Should you try allergen immunotherapy?
(HealthDay)—If you're constantly sneezing and sniffling even though you take allergy medication to relieve symptoms, you may want to consider immunotherapy.
Recent advances have made this option more appealing. Allergy shots used to be the only immunotherapy treatment approved by the U.S. Food and Drug Administration, but in recent years, sublingual immunotherapies have proven effective. This approach involves putting tablets under your tongue for a minute or two and then swallowing them as they dissolve. Depending on the patient, the tablets may be taken three times a week or as often as daily.
Allergy testing is key to determine which of the available treatments might work for you. Some formulas are for people with seasonal allergies like ragweed, pollens and grasses, for instance, while others target year-round allergies such as dust mites found in the home. Some formulas are approved for different age groups.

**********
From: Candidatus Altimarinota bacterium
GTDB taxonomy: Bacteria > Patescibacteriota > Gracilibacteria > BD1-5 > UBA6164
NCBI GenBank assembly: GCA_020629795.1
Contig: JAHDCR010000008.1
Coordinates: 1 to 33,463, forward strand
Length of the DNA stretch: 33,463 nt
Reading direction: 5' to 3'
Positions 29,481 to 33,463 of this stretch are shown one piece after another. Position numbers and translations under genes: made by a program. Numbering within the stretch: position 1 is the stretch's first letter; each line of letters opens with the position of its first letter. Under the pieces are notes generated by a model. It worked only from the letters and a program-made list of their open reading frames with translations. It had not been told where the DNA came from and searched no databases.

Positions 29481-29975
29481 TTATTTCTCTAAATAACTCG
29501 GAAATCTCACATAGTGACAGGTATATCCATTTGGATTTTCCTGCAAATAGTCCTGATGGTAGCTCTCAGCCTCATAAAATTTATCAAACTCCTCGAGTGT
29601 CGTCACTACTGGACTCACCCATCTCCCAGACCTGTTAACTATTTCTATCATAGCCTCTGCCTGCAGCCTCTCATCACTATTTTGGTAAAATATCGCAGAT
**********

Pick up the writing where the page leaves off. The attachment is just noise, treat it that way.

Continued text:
It's important to know that immunotherapy isn't an overnight fix. The drugs have a cumulative effect over time, both increasing your tolerance to the target allergen and easing your symptoms.
How much time? In a variety of studies, people saw the most benefit after three years of taking the tablets. Studies that looked at two years' worth of treatment found that this shortened course didn't yield good results.
Side effects are also possible, typically at the start of treatment, though they're often mild, such as stomach issues or an itchy mouth. Your doctor can help you manage them.
Finally, keep in mind that the effects of immunotherapy may not last indefinitely and you might need to repeat it, but typically you can expect a noticeable improvement in symptoms for at least two years after treatment.
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